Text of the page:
3. For an absence from work due to any of the following reasons when the employee or employee’s family member has been the victim of domestic violence, a family offense, sexual offense, stalking or human trafficking:
    • To obtain services from a domestic violence shelter, rape crisis center, or other services program;
    • To participate in safety planning, temporarily or permanently relocate, or take other actions to increase the safety of the employee or employee’s family members;
    • To meet with an attorney or other social services provider to obtain information and advice on, and prepare for or participate in any criminal or civil proceeding;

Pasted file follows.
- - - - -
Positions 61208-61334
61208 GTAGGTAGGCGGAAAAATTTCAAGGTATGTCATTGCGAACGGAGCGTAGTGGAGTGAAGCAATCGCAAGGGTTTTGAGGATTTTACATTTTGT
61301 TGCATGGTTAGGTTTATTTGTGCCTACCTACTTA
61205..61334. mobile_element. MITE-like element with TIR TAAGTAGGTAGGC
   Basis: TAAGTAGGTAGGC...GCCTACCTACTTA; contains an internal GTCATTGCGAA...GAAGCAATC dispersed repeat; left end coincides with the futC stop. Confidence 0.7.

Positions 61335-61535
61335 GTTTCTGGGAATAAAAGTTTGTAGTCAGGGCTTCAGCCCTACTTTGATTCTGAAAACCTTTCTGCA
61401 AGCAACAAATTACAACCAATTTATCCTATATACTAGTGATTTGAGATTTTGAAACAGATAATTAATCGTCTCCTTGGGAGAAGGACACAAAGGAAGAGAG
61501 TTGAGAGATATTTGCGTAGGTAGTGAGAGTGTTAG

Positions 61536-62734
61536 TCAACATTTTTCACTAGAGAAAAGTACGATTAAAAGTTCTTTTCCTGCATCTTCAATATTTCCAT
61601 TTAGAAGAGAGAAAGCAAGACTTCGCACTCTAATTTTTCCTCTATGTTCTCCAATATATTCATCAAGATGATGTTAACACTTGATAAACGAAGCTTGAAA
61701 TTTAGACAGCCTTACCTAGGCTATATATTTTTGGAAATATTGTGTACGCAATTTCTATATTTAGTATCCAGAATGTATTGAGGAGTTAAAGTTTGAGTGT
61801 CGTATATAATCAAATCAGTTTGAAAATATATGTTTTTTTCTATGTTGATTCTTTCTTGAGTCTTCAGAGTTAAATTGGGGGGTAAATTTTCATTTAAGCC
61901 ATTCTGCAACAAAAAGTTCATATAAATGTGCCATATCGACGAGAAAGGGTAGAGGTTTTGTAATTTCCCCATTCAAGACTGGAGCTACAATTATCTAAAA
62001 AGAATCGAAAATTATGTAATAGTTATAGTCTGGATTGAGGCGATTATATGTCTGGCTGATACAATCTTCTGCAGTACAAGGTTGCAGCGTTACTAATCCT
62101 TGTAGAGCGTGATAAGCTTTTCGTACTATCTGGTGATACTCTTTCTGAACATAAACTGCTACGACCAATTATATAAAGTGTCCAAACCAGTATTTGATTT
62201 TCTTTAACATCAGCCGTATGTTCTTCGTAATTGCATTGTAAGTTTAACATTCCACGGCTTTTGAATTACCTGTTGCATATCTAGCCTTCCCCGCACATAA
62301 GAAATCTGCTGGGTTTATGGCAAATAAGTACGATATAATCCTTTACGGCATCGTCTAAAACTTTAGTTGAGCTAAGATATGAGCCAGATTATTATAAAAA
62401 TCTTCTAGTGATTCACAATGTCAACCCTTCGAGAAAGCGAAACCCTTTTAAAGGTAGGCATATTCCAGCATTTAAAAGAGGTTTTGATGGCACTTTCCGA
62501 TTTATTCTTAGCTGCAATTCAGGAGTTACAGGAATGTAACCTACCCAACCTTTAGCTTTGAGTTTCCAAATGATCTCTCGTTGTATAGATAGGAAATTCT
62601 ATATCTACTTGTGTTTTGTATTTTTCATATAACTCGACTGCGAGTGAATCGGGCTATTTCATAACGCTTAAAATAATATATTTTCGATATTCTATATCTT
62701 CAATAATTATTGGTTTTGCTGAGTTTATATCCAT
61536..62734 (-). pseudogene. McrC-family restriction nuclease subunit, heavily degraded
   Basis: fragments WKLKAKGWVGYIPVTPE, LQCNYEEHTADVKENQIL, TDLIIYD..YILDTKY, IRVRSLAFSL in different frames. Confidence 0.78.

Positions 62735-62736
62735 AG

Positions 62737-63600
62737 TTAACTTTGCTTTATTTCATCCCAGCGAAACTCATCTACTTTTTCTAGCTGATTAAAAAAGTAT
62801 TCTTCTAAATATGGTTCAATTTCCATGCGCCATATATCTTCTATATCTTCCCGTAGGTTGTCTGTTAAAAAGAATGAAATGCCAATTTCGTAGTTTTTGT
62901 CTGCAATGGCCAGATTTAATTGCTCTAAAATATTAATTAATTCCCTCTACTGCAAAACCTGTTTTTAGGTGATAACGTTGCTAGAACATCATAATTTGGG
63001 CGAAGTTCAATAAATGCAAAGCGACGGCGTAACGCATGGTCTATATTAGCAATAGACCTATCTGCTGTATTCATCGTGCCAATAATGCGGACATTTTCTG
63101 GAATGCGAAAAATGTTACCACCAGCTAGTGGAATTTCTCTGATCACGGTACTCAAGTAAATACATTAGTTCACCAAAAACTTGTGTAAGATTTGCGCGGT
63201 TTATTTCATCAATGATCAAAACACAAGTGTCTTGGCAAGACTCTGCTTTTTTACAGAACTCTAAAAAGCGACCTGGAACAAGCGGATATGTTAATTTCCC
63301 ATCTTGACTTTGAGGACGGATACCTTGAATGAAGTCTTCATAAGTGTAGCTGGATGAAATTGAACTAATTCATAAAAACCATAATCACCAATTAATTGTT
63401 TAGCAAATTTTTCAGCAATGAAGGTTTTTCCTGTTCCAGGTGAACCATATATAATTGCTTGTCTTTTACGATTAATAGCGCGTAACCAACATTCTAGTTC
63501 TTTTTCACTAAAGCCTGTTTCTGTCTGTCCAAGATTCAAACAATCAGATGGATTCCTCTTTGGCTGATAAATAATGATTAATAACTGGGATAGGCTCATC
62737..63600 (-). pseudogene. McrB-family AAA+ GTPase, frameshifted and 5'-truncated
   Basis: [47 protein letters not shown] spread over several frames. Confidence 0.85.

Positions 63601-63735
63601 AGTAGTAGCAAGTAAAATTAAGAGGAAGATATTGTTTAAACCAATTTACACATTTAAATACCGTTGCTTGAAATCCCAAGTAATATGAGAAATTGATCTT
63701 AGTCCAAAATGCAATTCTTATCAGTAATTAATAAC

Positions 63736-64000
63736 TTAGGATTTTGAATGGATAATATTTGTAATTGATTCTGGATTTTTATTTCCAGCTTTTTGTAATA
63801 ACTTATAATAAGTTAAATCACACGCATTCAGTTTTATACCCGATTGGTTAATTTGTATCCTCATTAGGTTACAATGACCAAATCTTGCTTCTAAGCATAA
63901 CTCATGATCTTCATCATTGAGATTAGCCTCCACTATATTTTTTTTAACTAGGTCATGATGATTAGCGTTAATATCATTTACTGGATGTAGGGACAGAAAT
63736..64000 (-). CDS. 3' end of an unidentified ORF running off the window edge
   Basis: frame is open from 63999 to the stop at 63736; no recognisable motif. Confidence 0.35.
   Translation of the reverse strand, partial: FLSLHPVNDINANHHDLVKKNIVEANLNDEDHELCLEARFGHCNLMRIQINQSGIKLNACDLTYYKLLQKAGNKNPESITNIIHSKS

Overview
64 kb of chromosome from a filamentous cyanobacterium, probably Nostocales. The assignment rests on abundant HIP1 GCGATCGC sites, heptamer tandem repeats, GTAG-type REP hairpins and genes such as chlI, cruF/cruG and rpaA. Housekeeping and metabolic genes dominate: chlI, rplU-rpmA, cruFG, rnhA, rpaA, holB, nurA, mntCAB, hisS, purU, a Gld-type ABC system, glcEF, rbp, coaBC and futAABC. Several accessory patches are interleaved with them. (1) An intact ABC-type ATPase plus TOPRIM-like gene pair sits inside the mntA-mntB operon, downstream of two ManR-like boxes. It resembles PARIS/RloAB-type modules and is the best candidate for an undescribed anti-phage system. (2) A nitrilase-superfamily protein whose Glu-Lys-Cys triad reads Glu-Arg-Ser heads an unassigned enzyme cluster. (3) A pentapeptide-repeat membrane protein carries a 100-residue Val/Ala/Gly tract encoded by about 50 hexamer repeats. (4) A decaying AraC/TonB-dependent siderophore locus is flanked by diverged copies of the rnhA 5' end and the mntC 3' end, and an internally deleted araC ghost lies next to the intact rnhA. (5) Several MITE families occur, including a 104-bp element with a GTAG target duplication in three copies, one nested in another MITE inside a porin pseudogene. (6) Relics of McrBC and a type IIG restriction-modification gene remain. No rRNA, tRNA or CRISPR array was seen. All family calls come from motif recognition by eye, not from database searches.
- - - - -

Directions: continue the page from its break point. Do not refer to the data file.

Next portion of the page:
• To file a complaint or domestic incident report with law enforcement;
    • To meet with a district attorney’s office;
    • To enroll children in a new school; or
    • To take any other actions necessary to ensure the health or safety of the employee or the employee’s family member or to protect those who associate or work with the employee.

The law specifies that employers may not require employees to provide confidential information relating to illness, injury, health conditions, domestic violence, sexual offenses, stalking, or human trafficking as a condition for providing sick leave under this law.  

Employers Must Satisfy New Documentation Requirements

The law requires employers to track accrual and use and maintain the information with other required payroll records for six years.  Employers must also within three business days upon request from an employee, provide the employee with a summary of the employee accrued and used sick leave in the current calendar year or any previous calendar year. 

Employee Protections